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I had placed a couple of the counting bears in each container to start with and part of the fun was opening each one to discover the bear hiding there.

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This tub holds different kinds of pegs to slide or peg on to containers or place into the popsicle mold. Pegging is another great fine-motor skill. Be sure to choose pegs that do not have a stiff spring or little ones will not have the strength to open them.

(This activity did not grab my little guy at all. Activities that are too easy or too hard will not keep young children going for long. Knowing where your child is at developmentally is important. If you aren’t sure, try it anyway but be prepared to leave it for later. I have tried certain skills that didn’t work at all, but within just a few months the same child found it riveting. This one will come back out in a little while.)

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Poking toothpicks into florist’s foam.  I have since been told that the grey foam should crumble less so if you are purchasing it specially for this purpose, then go grey! The green block I have is slowly disintegrating and does shed green dust.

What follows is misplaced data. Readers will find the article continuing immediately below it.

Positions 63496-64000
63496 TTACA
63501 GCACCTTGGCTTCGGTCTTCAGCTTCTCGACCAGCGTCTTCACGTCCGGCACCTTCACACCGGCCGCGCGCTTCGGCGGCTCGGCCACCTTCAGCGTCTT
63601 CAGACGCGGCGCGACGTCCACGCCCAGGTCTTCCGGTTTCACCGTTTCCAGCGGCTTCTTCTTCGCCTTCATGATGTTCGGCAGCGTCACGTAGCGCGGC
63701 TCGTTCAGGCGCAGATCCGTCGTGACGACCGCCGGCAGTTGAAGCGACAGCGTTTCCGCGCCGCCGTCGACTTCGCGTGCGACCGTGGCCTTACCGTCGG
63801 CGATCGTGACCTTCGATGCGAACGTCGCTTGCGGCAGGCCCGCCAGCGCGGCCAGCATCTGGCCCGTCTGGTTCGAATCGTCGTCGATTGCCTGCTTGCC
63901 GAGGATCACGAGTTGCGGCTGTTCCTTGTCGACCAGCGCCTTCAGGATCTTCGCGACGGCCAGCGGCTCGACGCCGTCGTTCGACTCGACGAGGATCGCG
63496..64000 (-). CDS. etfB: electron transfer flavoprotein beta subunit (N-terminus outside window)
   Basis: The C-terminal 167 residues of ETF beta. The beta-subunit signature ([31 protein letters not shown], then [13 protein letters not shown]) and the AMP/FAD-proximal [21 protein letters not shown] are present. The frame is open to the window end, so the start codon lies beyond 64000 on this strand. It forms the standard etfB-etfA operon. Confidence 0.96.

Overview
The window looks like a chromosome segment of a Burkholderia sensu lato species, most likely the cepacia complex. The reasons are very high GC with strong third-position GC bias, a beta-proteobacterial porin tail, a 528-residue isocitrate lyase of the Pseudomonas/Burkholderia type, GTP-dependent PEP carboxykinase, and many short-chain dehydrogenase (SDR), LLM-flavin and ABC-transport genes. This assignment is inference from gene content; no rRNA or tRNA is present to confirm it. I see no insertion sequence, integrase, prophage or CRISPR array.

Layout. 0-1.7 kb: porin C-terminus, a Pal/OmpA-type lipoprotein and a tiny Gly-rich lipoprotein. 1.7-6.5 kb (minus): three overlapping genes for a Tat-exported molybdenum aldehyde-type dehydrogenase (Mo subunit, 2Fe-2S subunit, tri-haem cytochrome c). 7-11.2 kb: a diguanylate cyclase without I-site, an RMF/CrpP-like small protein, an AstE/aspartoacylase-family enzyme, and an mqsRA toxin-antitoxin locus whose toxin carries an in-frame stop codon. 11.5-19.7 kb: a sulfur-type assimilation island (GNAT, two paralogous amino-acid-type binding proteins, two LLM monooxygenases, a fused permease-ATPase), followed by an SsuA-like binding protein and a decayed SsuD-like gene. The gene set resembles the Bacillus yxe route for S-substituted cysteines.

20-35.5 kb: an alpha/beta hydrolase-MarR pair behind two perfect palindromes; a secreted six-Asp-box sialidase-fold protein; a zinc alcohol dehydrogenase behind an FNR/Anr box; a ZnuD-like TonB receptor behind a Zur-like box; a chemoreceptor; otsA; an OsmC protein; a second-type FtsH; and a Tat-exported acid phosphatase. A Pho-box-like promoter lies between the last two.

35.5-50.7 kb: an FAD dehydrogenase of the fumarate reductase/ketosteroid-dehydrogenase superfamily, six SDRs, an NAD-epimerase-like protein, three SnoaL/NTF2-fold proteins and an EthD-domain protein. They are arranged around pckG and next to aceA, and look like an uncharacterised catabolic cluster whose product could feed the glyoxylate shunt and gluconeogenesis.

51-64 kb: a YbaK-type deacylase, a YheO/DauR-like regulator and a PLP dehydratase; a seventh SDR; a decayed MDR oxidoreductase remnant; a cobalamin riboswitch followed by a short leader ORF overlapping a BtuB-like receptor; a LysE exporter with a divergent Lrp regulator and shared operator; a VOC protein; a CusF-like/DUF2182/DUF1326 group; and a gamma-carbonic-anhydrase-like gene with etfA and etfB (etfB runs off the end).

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This activity is a little young for him but as the money-box packaging was perfect I decided to introduce it again. All he needs to do is poke the plastic sticks (penne pasta, straws etc.) through the holes then tip them out of the  box and go again. This is fascinating for babies once they have the hand control to do it and will keep a toddler interested for a little while. The fact that the box has a window adds so much more to the interest level as they can watch the items drop into the box.

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After watching older siblings draw and use stickers, he has an early interest in these.